Over the past couple of months, you've likely heard of a Norse mythology-themed survival game doing the rounds.

Valheim, from small five-person Swedish team Iron Gate Studio, launched on Steam's Early Access platform on 2 February 2021, where it has since rocketed to over five million sales.

Beyond its phenomenal sales figures, people love Valheim.

It currently boasts an "Overwhelmingly Positive" status on Steam from nearly 150,000 reviews, plus a strong player count in the hundreds of thousands, rubbing shoulders with the likes of Counter-Strike: Global Offensive and Dota 2.

But what is Valheim and what's behind its meteoric popularity?

Is Valheim Nordic Minecraft?

Valheim's premise places you in the role of a fallen viking warrior seeking entry to Valhalla. To do this, you navigate the lost world known as Valheim, performing various feats to convince Odin to grant you entry.

Like Minecraft, Terraria and many other games revolving around exploration and crafting, Valheim features procedurally-generated worlds, making each experience unique to you.

Playable solo or cooperatively with up to 10 players by inviting friends to your server, you begin equipped with nothing by the flimsy cloth covering your nethers. From here, you must gather resources and craft all the essentials: food, weapons, shelter and so on.

Unlike other hardcore survival games, Valheim's early game is a fairly gentle experience for newcomers. You may have to punch some small trees down at first before crafting an axe, but you'll soon have the basics needed to defend yourself from wild beasts.

It's also nice there's no harsh penalty for not eating regularly — you can't starve to death, but having a full stomach helps with health regeneration and other helpful bonuses.

The more you venture out and find further resources, the more cool stuff you can craft. Players have been creating some mighty impressive buildings in Valheim so far.

There is a toggle option for player-versus-player combat, but it's currently not the main focus of the game.

Is there more to Valheim than crafting?

While crafting is a core part of Valheim's gameplay, there's more to it than that.

As part of your viking quest to impress Odin, you're directed via cryptic runes to take down the boss of each area.

For example, the opening Meadows area includes an altar where you can summon the first boss. To do so, you need to offer sacrifices of the boss' kind, which based on the clues given looks like you need to hunt deer.

So, Valheim does involve a decent amount of combat and hunting, which controls pretty well in its third-person perspective.

If a gameplay loop of exploring, foraging, crafting and fighting big bosses sounds like your thing, Valheim has it in spades.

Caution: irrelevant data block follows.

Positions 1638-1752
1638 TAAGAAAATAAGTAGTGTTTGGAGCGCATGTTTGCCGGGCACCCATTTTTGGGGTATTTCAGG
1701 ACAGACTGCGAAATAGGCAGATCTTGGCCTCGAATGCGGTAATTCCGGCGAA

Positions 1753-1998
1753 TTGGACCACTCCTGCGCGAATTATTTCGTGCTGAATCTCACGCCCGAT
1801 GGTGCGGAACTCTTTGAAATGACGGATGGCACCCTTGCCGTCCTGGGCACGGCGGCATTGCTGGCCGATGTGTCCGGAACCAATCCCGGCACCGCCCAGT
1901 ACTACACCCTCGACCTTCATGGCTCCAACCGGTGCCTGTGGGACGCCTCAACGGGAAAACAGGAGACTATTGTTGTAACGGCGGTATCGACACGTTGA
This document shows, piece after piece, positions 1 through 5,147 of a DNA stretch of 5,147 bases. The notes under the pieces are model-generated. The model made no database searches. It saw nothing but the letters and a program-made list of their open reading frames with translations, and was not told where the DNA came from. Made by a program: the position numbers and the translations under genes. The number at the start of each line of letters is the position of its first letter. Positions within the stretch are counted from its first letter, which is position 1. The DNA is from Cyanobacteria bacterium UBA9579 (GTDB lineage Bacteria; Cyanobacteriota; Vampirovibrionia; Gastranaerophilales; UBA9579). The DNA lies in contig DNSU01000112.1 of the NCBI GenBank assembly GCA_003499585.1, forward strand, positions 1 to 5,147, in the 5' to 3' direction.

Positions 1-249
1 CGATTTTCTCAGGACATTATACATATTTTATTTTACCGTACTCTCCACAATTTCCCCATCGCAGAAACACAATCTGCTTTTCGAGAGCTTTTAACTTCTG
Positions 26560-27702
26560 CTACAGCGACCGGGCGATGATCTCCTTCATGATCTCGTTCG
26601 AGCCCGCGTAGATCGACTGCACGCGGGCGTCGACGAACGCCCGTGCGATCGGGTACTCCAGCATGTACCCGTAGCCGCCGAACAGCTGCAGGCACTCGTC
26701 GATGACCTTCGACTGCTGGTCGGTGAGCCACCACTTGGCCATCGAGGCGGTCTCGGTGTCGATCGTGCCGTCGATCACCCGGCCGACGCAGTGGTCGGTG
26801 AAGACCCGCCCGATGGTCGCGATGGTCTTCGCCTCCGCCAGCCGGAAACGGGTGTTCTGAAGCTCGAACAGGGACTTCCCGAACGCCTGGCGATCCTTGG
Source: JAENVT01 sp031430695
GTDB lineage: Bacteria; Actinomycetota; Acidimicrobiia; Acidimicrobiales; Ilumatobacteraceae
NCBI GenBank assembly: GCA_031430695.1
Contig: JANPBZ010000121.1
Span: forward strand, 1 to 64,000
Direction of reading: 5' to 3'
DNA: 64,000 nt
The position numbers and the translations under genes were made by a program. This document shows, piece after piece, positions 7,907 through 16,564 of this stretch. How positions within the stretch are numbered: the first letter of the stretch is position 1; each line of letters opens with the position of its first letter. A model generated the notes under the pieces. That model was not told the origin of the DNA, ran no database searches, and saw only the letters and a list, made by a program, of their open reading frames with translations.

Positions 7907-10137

You rarely feel thrown in the deep end with Valheim, either. A spectral raven named Hugin appears whenever you discover something for the first time, giving you an explainer plus some gentle guidance as to what to do next — all of which is kept for future reference.

Not to mention, Valheim enlists a low-poly art direction, where while the textures and character models aren't super realistic, the colour and lighting is beautiful.

If you're anything like me, you'll hit the screenshot key at regular intervals, gawking at the gorgeous vistas on display, while the lovely understated soundtrack gently massages your ears.

Like anything in the digital age, it's difficult to pinpoint any one reason explaining Valheim's early success, other than it's a fun, satisfying game to play with friends.

While its Twitch popularity has cooled since peaking at nearly 200,000 concurrent viewers a few weeks ago, Valheim is still among the top-30 watched games at the time of writing.

The Norse mythology effect isn't to be scoffed at either. While plenty of games have starred vikings in the past, success with major releases such as 2018's God of War, and Assassin's Creed: Valhalla from last year has firmly thrust the Nordic setting back into vogue.

As for Valheim's future, Iron Gate Studio mentions on Steam the game will be in Early Access for "at least one year" while the team implements new content and processes player feedback.

Among the planned future additions, Iron Gate Studio will add "new biomes, new enemies, new bosses and new materials to find."

This also includes adding at least four more areas to explore beyond the current five, bringing the total biome count to nine.

Overall, the Valheim team considers their game about "50% complete" from a content perspective, while they've implemented roughly "75%" of planned features.

A roadmap of planned updates was shown at launch, although Henrik Törnqvist told Fanbyte this will slow down in favour of fixing bugs due to Valheim's sudden and surprising popularity.

Also, if you're interested in picking Valheim up, it may be better to do it sooner rather than later, considering the price will likely increase as it progresses through Early Access.

At its current Australian price of $28.95, it's pretty damn good value for what already is an impressive survival game for genre newbies and veterans alike.

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